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The King’s speech

Feb 02,2021 - Last updated at Feb 02,2021

Although the title of this article may seem familiar to you from the Academy Award winning film starring Colin Firth, who portrays the late King George VI, it is actually referring to His Majesty King Abdullah’s  speech at World Economic Forum (WEF) in Davos via teleconference on January 28 2021.

The King is no stranger to giving opening speeches at WEF (in both its Davos and Dead Sea editions), but this year’s event coincides with two monumental Jordanian occasions: The Centennial of the Hashemite reign in Jordan, as well as the birthday of the fourth sovereign from that reign.

The King’s speech at the WEF was shortly followed by His Majesty issuing directives to Bishr Khassawneh’s Cabinet after the Prime Minister was able to capture the Parliament’s vote of Confidence. The King also gave a comprehensive interview to the Jordanian News Agency (Petra). So it Is safe to say that the media has had a handful of Royal events and speeches to analyse and write about recently.

Jordan is fighting an up-hill battle on the political and economic fronts, so the King — much like King George VI at the start of World War II — delivered a powerful message of hope and optimism to his people. He gave a promise that the economic situation in Jordan is on the verge of making a rebound for the better. Not many specifics were given, yet the speech was full of good omens and positive signs. The speech also promised better management and control of the Corona pandemic, as well as the implementation of ardent efforts to stabilise and pacify tensions in the Levant, and highlighted the reports coming from world economic and financial institutions indicating that the world economy is about to “cross the curve”.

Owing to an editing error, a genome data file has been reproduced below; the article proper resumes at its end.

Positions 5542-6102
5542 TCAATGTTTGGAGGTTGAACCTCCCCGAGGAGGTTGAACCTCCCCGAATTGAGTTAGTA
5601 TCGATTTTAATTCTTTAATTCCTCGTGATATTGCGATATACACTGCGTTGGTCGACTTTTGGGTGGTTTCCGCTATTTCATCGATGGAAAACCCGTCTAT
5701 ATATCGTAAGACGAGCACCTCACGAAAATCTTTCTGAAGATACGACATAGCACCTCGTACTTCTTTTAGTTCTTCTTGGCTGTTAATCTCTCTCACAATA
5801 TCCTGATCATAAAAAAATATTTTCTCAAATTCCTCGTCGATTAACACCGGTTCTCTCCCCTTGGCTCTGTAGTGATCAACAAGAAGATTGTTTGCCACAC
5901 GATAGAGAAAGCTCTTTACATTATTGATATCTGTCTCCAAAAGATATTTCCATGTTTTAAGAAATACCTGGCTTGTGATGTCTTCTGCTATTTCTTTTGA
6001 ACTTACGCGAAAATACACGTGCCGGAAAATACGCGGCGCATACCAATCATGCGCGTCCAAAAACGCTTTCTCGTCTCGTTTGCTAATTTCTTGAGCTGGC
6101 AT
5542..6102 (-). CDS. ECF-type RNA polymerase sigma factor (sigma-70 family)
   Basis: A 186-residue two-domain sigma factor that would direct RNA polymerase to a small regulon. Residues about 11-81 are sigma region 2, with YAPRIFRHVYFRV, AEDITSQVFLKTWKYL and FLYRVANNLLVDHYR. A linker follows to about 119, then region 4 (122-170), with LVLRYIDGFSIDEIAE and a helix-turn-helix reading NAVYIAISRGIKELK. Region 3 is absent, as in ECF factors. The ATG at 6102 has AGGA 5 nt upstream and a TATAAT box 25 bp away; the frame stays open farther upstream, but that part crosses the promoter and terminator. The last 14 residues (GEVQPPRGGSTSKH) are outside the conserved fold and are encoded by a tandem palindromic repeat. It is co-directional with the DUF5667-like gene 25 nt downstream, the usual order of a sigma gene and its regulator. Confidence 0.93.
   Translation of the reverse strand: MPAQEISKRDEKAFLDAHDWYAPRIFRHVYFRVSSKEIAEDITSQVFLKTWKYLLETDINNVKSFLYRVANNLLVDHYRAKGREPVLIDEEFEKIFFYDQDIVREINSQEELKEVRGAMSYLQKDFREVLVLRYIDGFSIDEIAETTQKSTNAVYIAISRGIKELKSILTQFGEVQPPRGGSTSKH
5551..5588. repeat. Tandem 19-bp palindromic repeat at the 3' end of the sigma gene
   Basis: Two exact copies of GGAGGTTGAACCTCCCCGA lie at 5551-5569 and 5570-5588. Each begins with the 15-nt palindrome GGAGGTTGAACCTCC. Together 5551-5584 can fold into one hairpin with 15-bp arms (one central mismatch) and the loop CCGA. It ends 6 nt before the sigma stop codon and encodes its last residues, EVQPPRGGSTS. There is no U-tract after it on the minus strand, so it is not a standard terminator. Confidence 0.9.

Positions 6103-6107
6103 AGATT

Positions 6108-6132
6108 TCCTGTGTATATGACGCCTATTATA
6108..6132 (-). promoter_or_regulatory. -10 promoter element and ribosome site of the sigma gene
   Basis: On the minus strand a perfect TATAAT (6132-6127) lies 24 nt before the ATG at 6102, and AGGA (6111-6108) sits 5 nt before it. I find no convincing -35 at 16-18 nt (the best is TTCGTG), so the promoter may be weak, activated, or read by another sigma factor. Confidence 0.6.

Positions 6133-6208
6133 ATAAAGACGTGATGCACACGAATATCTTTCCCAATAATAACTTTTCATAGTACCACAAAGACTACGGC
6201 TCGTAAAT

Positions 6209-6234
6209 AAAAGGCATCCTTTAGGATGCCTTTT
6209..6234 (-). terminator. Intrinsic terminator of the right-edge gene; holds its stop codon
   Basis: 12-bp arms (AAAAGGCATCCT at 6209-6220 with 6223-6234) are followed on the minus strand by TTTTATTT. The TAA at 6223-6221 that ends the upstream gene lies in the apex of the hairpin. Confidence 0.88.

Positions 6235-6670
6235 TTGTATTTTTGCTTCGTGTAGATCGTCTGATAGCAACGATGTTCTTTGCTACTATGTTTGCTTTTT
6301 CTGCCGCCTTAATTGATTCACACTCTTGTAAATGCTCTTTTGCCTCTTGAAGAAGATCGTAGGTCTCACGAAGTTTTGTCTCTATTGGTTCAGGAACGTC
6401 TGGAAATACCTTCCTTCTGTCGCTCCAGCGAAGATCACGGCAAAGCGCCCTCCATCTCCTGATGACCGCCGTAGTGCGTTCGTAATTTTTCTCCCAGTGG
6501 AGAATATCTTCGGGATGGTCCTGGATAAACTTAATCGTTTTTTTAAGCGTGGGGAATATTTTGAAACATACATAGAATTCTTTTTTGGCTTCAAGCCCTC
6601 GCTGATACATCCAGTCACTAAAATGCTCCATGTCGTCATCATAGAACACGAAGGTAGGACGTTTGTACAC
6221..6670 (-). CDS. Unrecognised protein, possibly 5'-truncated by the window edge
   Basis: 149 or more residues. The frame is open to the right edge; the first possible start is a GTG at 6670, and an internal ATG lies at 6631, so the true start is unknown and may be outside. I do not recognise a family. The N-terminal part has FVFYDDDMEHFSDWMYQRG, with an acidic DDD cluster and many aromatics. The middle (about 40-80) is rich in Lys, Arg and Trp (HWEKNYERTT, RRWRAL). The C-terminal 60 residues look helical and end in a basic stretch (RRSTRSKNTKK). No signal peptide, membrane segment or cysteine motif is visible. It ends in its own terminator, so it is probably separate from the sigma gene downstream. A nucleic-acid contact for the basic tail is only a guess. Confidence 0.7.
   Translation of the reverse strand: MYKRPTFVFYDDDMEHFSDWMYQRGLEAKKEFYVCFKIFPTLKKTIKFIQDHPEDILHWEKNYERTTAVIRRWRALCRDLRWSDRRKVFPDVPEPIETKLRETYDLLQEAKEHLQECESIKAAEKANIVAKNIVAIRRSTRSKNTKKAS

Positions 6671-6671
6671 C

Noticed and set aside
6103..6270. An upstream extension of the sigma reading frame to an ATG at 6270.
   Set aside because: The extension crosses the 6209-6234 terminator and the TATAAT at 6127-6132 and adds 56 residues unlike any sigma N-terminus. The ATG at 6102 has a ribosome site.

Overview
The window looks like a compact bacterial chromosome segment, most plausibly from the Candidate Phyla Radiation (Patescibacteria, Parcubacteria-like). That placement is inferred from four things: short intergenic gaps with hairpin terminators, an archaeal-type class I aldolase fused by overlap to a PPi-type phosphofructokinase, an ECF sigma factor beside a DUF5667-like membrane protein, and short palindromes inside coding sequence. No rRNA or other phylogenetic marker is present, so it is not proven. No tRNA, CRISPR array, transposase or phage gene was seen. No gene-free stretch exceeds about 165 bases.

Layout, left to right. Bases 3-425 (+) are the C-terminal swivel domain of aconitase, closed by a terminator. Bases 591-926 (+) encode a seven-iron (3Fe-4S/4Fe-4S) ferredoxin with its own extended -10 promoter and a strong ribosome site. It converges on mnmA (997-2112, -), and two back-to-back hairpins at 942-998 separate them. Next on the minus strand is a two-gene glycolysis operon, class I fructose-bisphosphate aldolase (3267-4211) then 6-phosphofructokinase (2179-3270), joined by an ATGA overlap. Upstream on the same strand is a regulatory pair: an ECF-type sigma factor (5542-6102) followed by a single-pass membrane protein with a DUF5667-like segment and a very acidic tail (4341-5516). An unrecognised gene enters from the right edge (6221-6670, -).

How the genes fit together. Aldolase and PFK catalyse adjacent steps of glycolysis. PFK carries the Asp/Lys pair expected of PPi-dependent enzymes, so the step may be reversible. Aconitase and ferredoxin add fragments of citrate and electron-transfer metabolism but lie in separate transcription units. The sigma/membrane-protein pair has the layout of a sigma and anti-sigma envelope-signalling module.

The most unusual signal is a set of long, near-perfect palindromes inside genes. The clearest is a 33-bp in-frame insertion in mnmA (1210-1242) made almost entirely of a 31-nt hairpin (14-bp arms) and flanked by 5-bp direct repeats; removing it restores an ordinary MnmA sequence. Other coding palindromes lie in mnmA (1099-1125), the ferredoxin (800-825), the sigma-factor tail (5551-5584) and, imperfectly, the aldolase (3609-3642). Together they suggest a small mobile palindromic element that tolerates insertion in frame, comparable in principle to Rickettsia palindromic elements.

The content of the King’s message was not only meant to be morale-lifting, but it also underlined the new avenues Jordan must take in order to put its economic prospects on a new track.

His Majesty emphasised the need for both the private and public sectors to form harmonious engagement and effective partnerships, since neither sector has what it takes to address the pending issues alone. Both sectors need each other, and must adopt the measures to ensure a successful recovery.

Since unemployment and poverty are on the rise, investment should be the vehicle for fighting those twin calamities. Unemployment amongst the youth is especially high, particularly among women, therefore, SMEs should be encouraged,  and there should be proper training available for the youth to become vital members of the economy.

The sectors of agriculture, energy, IT, education and health should be top-priority, along with restructuring the energy and transportation sectors. As for the tourism sector, it needs to be ready to bounce back once travel becomes safe, and poses less of a threat on the public’s well-being.

The questions that need to be addressed are: Can the current private sector institutions rise up to the challenges they face? And will the current government, which does not respect the private sector in its current composition, convince the latter to work together? And finally, what can be done to avert returning to the days of hands-on economic controls, restrictions and even displacement?

These questions, which loom overhead, need to be resolved and answered immediately.

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